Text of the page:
Over the last year or so - with very little else to occupy our time - it comes as no surprise that sales of house plants went through the roof. According to research by Wren Kitchens, search volume for “house plants delivered” has increased by 400 per cent, while “buy houseplants online” is up by 200 per cent.
Lockdown has given us not only the chance to devote time and care into our homes but also the need to curate a calming and cosy space. This has led us to channel greenhouse vibes and construct our indoor jungles for a botanical retreat and refuge from the outside world.
The joy of houseplants goes far beyond just the mental boost that it gives us - it can also positively impact our physical health. Science Daily revealed that “exposure to greenspace reduces the risk of type II diabetes, cardiovascular disease, premature death, preterm birth, stress, and high blood pressure”, but it doesn’t stop there. They also work to purify the air that we breathe.
In a report conducted by none other than NASA, it was revealed that indoor plants can in fact remove up to 87 per cent of toxins in air and water in just 24 hours. It goes on to explain how - our kind plant babies pull polluted air into its roots and converts it to food and energy.
Plants act in the opposite way in which we breathe. While humans inhale oxygen and exhale carbon dioxide, plants work to release O2 and absorb CO2 removing harmful toxins and freshening the air as they go. Science!
It is also worth noting that while some plants release oxygen during the day, at night (when photosynthesis is not possible), some switch it up and release CO2 instead. Keep these plants in the living room, not the bedroom. There are some exceptions of course - namely orchids, snake plants, bromeliads and our favourites, succulents.
Some plants purify the air far greater than others so we’ve constructed this handy guide. As an added bonus, they tend to be some of the most low-maintenance out there so even if you don’t have green fingers, you can still maximise the health benefits.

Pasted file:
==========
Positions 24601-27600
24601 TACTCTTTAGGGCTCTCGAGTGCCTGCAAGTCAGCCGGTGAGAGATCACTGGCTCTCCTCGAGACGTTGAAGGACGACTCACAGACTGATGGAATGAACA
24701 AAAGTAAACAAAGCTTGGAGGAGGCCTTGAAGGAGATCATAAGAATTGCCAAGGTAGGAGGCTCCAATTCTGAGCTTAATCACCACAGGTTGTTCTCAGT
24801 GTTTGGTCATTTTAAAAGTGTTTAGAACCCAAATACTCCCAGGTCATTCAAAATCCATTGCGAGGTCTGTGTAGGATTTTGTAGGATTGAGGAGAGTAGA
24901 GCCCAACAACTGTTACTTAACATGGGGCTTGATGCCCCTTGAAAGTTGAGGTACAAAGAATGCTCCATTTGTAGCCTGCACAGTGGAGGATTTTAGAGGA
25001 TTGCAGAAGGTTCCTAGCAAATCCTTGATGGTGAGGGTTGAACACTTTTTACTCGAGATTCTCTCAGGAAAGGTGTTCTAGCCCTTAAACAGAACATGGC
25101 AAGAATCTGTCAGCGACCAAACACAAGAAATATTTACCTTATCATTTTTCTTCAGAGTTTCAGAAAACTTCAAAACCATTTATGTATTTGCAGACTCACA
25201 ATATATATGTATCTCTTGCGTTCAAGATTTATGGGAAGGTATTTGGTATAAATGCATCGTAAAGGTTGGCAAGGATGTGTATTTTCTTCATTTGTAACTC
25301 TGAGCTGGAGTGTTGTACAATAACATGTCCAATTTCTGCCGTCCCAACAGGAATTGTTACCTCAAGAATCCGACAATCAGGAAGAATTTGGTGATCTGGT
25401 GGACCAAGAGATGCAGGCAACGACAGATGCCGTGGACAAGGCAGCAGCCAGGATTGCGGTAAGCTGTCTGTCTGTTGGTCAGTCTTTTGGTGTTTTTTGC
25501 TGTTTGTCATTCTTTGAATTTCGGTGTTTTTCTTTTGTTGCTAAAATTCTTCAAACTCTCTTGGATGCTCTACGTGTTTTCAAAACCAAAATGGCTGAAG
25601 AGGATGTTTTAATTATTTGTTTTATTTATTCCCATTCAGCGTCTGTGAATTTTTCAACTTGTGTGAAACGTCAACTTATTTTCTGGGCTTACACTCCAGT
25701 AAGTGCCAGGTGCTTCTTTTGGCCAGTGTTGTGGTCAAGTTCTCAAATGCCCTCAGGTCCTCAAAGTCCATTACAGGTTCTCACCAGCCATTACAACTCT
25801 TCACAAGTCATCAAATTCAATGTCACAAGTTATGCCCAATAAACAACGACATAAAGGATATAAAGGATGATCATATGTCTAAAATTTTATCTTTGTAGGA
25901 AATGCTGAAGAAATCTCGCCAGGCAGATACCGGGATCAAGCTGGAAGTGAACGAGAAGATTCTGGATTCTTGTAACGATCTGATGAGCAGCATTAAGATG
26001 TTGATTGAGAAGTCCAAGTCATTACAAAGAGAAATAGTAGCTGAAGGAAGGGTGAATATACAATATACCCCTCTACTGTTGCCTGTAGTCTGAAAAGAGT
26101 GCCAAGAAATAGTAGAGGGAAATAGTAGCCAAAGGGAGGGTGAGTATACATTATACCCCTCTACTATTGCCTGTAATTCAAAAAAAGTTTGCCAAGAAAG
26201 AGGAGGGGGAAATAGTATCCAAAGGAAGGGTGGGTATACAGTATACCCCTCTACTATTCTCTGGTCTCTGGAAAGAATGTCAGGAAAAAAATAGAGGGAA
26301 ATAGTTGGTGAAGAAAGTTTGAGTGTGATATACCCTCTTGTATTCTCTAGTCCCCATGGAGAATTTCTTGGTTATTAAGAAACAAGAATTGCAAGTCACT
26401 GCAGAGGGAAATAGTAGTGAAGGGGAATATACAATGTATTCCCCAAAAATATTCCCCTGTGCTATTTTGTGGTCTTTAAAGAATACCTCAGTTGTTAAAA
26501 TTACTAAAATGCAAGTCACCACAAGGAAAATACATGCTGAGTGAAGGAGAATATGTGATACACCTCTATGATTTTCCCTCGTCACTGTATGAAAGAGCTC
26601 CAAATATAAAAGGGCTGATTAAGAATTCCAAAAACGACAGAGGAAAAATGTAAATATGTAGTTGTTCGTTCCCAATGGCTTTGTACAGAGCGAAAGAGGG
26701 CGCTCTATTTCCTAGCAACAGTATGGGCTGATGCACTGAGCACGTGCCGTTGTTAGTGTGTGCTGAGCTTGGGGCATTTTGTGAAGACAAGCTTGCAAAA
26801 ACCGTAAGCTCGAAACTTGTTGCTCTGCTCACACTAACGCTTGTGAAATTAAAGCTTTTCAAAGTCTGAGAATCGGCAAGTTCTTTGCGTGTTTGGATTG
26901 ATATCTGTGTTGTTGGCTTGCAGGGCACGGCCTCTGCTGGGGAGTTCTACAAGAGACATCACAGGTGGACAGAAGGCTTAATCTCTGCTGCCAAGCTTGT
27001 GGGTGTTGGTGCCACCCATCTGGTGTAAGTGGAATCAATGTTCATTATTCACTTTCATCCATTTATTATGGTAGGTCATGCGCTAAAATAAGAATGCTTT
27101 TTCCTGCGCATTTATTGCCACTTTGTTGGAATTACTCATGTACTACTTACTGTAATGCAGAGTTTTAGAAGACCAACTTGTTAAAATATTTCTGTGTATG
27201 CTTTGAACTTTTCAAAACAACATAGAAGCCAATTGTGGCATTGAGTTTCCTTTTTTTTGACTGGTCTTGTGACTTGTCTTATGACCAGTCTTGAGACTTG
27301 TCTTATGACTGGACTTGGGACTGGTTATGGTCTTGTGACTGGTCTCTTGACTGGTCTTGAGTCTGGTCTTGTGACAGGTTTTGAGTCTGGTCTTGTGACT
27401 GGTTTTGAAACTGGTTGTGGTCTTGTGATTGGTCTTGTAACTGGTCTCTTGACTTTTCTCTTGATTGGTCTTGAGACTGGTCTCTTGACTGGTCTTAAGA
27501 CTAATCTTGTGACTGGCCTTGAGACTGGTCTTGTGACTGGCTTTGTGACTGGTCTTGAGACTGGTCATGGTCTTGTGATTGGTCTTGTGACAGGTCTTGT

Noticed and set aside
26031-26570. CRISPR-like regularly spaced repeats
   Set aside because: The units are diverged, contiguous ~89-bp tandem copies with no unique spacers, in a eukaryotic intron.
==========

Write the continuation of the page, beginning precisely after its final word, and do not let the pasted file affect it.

This is one of the most effective plants at removing carbon dioxide from your home. While it is actually called Calathea, the nickname comes from the way that the plants fold together at night like hands in prayer - it’s a real joy to watch them unfold if you’re an early riser. Easy to care for, the plants enjoy indirect or medium light, regular watering and can be placed just about anywhere to elevate the space. They have beautiful leaves and come in a variety of colours, from green to purple, but keep away from sunny windows as this may cause them to fade.
No need to flex any green fingers here, snake plants (or Sansevieria trifasciata as they are officially known) are some of the easiest to keep alive - requiring very minimal care. They are known for their stiff leaves that tend to be green in colour with a lighter border. From bright light, to dark corners, they’ll thrive in any setting and are nearly indestructible. Best of all, they release oxygen and add moisture into the air so are great for allergy sufferers. There are even studies that show they were able to remove formaldehyde and benzene from the air. Snake plants were kept as treasured houseplants in China as it was believed that the gods bestowed virtues of long life, prosperity, intelligence, beauty, art, poetry, health and strength on those who grew it. Sign us up.